History of the Foxred

The origins of the labrador fox red

the history of labrador fox red

Ben of Hyde, the first yellow Labrador officially recognized

King George V1 and Queen Elizabeth with their dark yellow Labrador in 1920

Glenda Crook and Sh.Ch.Balrion King
Frost, winner of the C.C. to the Labrador
1980 Retriever Club Show. Judge:
Mrs. Mary Wilkinson (Keithray)

Fox red is not a distinct color of the Labrador, it is just a particular shade of yellow. In the early development of the breed, Fox-red or dark yellow was the Labrador Retriever’s original yellow color. The first yellow Labradors were in fact called golden, until the British Kennel Club made them official as yellow. The motivation was that “gold is not a color”, and so they have been called yellow. Just look at the first recorded yellow Labrador, Ben of Hyde (1899, male) born of Radclyffe’s Neptune (1892, black) x Tapper’s Duchess (<1890, black, unregistered, for which we have no pedigree), to see how the hue yellow was originally. These early Labradors were of a hue that approached dark gold or cream toffee with a red overtone.

Over the years, lighter-colored Labradors have become much more popular and we have lost the habit of the original color of the yellow Labrador. The opinion is still widespread today that the lighter the color of yellow, the better. Some breeders advertise a so-called white Labrador; although there is nothing to complain from a genotype point of view, this constitutes a break with the history of our race. Due to the lack of interest and popularity for the darker – perfectly in standard – shade of yellow, these variants had practically disappeared. Two UK breeders, John and Glenda Crook (Balrion) and Mac Bedford (Wynfaul) had maintained an interest in dark yellow; this interest that led to the rebirth of fox red. One of the most famous Labradors of all time, owned by the Crook, Ch. Balrion King Frost (1976), attracted attention in his litters for producing very dark yellows.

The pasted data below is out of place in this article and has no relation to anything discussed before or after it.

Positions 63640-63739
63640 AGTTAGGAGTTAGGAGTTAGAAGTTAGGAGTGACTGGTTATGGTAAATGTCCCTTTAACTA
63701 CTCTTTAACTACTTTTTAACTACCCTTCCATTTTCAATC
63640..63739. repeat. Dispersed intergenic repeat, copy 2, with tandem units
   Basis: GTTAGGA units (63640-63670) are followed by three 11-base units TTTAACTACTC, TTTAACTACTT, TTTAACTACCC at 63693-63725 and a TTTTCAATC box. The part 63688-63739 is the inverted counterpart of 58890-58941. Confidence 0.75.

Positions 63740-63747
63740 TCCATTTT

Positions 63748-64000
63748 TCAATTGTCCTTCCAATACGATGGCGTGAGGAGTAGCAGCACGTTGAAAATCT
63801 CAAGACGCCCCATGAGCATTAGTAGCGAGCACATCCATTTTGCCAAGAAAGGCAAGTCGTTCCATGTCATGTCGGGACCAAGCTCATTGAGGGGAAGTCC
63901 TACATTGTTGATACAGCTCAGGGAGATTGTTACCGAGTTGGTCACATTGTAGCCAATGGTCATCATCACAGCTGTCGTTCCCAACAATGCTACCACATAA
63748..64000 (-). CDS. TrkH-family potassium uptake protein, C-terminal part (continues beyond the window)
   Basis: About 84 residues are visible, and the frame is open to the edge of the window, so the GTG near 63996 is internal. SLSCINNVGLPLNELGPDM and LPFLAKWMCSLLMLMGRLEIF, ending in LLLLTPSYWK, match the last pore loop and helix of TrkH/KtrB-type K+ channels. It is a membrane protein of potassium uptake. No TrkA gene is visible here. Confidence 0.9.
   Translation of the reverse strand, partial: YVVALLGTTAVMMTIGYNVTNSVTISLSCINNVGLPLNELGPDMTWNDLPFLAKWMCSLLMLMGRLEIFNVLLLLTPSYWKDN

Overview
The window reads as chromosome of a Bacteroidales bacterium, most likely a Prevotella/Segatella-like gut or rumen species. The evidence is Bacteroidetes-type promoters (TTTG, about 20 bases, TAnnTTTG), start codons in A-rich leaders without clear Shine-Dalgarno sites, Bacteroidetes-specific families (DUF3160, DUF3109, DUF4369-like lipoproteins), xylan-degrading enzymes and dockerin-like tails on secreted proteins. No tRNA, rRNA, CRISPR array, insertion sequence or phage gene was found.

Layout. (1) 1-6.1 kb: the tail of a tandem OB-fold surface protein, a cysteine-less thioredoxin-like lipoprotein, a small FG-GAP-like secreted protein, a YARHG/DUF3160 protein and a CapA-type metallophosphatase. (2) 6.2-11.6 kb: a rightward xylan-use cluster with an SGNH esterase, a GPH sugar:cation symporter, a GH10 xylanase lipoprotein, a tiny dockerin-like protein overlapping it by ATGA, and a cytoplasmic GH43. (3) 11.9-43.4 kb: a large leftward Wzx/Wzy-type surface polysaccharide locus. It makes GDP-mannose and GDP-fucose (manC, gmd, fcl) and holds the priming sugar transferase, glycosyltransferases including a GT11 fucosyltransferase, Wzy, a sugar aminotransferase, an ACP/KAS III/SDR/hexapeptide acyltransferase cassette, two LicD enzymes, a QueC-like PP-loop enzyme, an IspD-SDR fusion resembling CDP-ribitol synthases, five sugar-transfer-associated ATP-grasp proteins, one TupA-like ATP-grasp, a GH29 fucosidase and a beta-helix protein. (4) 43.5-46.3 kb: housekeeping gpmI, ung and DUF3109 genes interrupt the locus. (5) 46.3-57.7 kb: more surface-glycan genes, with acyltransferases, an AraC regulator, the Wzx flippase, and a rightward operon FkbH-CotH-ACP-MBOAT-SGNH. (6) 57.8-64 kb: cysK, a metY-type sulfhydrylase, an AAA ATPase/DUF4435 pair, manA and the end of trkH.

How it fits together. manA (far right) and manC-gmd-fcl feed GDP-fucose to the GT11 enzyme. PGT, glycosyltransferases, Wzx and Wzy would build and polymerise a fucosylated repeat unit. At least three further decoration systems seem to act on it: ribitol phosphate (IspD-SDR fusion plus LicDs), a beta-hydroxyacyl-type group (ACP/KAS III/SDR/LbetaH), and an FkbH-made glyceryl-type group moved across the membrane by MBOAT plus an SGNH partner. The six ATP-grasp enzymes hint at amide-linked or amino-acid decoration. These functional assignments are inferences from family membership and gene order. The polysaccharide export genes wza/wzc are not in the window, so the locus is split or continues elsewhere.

Ch. Wynfaul Tabasco (1986)

It was one of his daughters who produced the great CH.Whynfaul Tabasco (1986), the progenitor of the newer foxred labradors. Tabasco not only had a splendid red coat, but was gifted with an excellent conformation. He became the only modern fox red beauty champion in the united kingdom. The next step, always carrying on the line of Balrion King Frost, was a litter between Wynfaul Tabasco and Lady Bountiful of Balrion of very dark yellow color, daughter of CH Balrion Kings Ransom, in turn son of King Frost. The resulting litter was all fox red, confirming Crook’s intuition that two fox reds would only produce fox red kittens. In this litter there was a red male puppy, sold to Sally Kelley (Kelleygreen) in the United States, Balrion Red Alert (1990).

Balrion Red Alert (1990)

Two breeders, the aforementioned Sally Kelly and Judy and Josh McCormick (Keepsake), using especially Red Alert, have done a lot in recent years to bring forward the oldest color: in most of the pedigrees of all fox reds today, a some research will show this dog many times. Sally Kelly then purchased from Dot Galvin (Hennings Mill), a fox red mare, Hennings Mill Henna (1992), reprising King Frost through Ch. Scartho Frost (1991). Sally Kelly mated her with Red Alert, and the litter was all fox. In this litter there was another special Labrador: Kelleygreen Kardinal (1995) .

Scrimshaw Placido Flamingo

Many of the contemporary fox reds can be found in the Kardinal pedigree 1-3 generations back. Another dog, although not particularly famous, influenced the fox red lines Kelleygreen and Keepsake: it is Scrimshaw Placido Flamingo (1996), called Tenor. Tenor was bred by Barbara Barfield (Scrimshaw) and is the son of Ch. Duckless Fairbank (1986) and is the grandson of the very famous Ch. Lindall Mastercraft (1980). Tenor inherited the red hue from both sides of his pedigree: his grandfather GB Ft. Ch. Venture Of Brattonsplash (1978), while his mother Henderland Candach (1990) was dark yellow, but had the red color in his ancestors. Tenor passed the “C” allele, (responsible for the concentration of red pheomelanin in the pigments of the coat) to his offspring: but this exceptional fox red not only transmitted the hue of the color to his descendants, but also his wonderful and affable temperament; he really was what a Labrador should be, a true gentleman in every sense of the word.

Kelleygreen Lady in Red (1993) and Keepsake I Love Lucy (1998)

Paired with Kelleygreen Lady in Red (1993), he produced Keepsake I Love Lucy (1998), in turn coupled with the only American fox red champion, Keepsake Cajun (2002).

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